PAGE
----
Going to the theater doesn’t always involve the bright lights of Broadway. Sometimes, (some would argue most times) the most meaningful theatre is found in smaller venues and independent spaces. Such was the case with “Samuel & Alasdair: A Personal History of the Robot War.”
The concept: Robots have taken over the Earth and a band of survivors in Russia are taking to the airwaves with a 1950s-style live radio program to entertain their countrymen. Conceived by Marc Bovino, Joe Curnutte and Lila Neugebauer and created with the ensemble, this piece of theatre transforms the small downtown space it was staged into a broadcast studio. The writing by Marc Bovino and Joe Curnutte is both period appropriate and fresh at the same time, and Curnette himself provided the foundational performance as the radio program’s host. Most recently seen in the Off-Broadway hit “Unnatural Acts,” Curnutte volleyed between farce and fear, giving the type of performance the other cast members could build on. Stephanie Wright Thompson, Marc Bovino and Michael Dalto each provided performances so comfortable and full of depth, it was easy for the audience to feel connected and close to the story.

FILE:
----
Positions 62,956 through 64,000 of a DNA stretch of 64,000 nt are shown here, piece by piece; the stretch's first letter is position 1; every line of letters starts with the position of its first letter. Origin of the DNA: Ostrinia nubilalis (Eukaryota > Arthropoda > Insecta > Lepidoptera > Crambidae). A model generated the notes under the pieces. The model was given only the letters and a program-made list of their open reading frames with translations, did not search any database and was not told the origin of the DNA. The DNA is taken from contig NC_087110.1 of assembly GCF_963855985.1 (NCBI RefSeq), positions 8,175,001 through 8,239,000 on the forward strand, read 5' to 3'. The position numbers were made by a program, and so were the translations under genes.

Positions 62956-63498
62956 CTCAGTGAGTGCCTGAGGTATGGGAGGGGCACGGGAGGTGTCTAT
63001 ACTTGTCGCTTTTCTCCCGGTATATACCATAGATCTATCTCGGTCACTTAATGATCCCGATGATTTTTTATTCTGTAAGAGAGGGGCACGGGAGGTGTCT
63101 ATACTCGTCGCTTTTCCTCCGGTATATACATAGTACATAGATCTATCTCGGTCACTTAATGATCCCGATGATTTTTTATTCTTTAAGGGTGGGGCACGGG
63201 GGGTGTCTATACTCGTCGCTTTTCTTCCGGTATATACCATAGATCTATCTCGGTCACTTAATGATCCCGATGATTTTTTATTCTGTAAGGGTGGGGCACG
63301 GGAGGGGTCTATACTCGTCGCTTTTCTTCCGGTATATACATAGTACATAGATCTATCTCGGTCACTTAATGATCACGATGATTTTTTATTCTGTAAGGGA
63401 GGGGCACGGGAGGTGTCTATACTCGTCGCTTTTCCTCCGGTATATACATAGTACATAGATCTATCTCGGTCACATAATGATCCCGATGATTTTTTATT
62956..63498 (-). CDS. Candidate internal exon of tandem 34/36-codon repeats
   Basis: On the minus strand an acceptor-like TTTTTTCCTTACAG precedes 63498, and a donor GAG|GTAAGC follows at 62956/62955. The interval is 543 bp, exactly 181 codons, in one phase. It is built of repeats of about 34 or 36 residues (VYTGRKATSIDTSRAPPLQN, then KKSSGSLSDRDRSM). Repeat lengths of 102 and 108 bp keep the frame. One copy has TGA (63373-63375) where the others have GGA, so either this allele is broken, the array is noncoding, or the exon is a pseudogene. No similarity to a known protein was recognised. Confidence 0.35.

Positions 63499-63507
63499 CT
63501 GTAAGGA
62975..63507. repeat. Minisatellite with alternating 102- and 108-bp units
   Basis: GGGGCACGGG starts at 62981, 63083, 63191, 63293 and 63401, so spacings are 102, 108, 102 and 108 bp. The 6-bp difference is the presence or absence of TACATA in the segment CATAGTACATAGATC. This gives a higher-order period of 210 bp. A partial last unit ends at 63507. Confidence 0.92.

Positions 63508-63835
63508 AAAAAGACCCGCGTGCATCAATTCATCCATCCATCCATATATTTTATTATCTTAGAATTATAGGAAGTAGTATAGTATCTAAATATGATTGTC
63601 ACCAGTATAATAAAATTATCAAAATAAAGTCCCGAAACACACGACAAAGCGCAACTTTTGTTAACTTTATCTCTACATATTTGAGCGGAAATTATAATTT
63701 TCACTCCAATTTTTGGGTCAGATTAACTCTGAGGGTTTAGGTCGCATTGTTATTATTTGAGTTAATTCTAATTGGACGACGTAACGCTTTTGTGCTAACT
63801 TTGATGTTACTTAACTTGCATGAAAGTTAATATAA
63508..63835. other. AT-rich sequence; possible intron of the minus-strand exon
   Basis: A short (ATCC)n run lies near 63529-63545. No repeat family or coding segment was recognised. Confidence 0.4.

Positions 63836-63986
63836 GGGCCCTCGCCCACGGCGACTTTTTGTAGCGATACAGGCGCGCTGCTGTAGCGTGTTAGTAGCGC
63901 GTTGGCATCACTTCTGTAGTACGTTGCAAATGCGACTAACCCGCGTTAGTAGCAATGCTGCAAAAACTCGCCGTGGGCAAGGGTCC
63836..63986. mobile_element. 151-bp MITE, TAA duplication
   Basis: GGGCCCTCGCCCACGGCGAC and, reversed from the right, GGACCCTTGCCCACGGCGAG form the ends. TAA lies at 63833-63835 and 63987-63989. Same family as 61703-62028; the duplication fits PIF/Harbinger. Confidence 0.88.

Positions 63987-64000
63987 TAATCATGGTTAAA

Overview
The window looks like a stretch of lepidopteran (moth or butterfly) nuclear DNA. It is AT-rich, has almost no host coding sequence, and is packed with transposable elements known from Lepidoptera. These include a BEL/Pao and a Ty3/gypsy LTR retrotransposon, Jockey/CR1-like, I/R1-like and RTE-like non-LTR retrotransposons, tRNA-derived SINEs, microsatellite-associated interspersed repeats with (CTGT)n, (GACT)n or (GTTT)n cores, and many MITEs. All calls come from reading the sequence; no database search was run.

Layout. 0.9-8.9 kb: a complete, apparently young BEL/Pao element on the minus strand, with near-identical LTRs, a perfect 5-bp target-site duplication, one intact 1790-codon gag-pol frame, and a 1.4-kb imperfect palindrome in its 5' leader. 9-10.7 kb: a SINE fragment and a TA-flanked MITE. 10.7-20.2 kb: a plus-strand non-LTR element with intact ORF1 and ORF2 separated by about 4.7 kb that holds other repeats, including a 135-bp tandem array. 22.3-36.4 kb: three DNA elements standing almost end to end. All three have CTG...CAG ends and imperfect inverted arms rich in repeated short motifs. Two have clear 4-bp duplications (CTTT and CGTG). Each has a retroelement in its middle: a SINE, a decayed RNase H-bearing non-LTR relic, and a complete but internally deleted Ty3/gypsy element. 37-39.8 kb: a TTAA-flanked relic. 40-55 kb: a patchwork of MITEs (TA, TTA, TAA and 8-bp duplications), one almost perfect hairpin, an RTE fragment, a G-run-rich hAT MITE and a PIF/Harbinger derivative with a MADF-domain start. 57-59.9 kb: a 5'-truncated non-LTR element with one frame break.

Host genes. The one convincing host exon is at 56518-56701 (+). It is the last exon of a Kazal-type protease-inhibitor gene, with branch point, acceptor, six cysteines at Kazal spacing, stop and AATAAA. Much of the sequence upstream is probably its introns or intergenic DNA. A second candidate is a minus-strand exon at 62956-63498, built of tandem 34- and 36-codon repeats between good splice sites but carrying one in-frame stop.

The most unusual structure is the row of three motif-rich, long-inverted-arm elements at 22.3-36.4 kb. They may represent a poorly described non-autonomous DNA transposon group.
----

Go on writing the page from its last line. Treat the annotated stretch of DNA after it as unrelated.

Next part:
Moral of the story: When you get the chance to see a piece of theatre that’s not a touring production of Wicked or the newest show on Broadway, you should . “Samuel & Alasdair: A Personal History of the Robot War” proves that small venues and small casts can tell a larger than life story so impactful, my heart raced at the thought of an impending robot attack. But more than that, I feared for the characters and cared about their fate.
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Photo courtesy of The Mad Ones.